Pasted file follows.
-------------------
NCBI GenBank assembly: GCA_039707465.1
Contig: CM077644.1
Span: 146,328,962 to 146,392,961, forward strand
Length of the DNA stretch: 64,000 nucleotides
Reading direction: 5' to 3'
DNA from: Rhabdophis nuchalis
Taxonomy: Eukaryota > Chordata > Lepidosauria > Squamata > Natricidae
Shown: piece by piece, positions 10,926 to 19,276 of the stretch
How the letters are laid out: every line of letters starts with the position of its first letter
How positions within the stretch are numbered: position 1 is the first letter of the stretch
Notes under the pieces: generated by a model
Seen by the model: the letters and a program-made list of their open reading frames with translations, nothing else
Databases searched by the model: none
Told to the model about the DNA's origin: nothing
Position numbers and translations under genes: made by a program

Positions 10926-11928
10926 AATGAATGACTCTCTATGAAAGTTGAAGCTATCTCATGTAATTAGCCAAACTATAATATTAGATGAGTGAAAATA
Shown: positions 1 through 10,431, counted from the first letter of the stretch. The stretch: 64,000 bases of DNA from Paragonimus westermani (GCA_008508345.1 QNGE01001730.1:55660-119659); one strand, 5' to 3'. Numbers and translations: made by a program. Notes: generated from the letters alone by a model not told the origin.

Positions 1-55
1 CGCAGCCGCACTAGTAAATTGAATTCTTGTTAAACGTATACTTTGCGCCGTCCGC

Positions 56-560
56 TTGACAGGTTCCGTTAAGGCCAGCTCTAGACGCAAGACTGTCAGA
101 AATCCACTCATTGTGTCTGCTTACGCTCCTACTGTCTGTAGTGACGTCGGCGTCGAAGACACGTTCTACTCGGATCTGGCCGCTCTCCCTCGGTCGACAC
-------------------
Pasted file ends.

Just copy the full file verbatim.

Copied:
NCBI GenBank assembly: GCA_039707465.1
Contig: CM077644.1
Span: 146,328,962 to 146,392,961, forward strand
Length of the DNA stretch: 64,000 nucleotides
Reading direction: 5' to 3'
DNA from: Rhabdophis nuchalis
Taxonomy: Eukaryota > Chordata > Lepidosauria > Squamata > Natricidae
Shown: piece by piece, positions 10,926 to 19,276 of the stretch
How the letters are laid out: every line of letters starts with the position of its first letter
How positions within the stretch are numbered: position 1 is the first letter of the stretch
Notes under the pieces: generated by a model
Seen by the model: the letters and a program-made list of their open reading frames with translations, nothing else
Databases searched by the model: none
Told to the model about the DNA's origin: nothing
Position numbers and translations under genes: made by a program

Positions 10926-11928
10926 AATGAATGACTCTCTATGAAAGTTGAAGCTATCTCATGTAATTAGCCAAACTATAATATTAGATGAGTGAAAATA
Shown: positions 1 through 10,431, counted from the first letter of the stretch. The stretch: 64,000 bases of DNA from Paragonimus westermani (GCA_008508345.1 QNGE01001730.1:55660-119659); one strand, 5' to 3'. Numbers and translations: made by a program. Notes: generated from the letters alone by a model not told the origin.

Positions 1-55
1 CGCAGCCGCACTAGTAAATTGAATTCTTGTTAAACGTATACTTTGCGCCGTCCGC

Positions 56-560
56 TTGACAGGTTCCGTTAAGGCCAGCTCTAGACGCAAGACTGTCAGA
101 AATCCACTCATTGTGTCTGCTTACGCTCCTACTGTCTGTAGTGACGTCGGCGTCGAAGACACGTTCTACTCGGATCTGGCCGCTCTCCCTCGGTCGACAC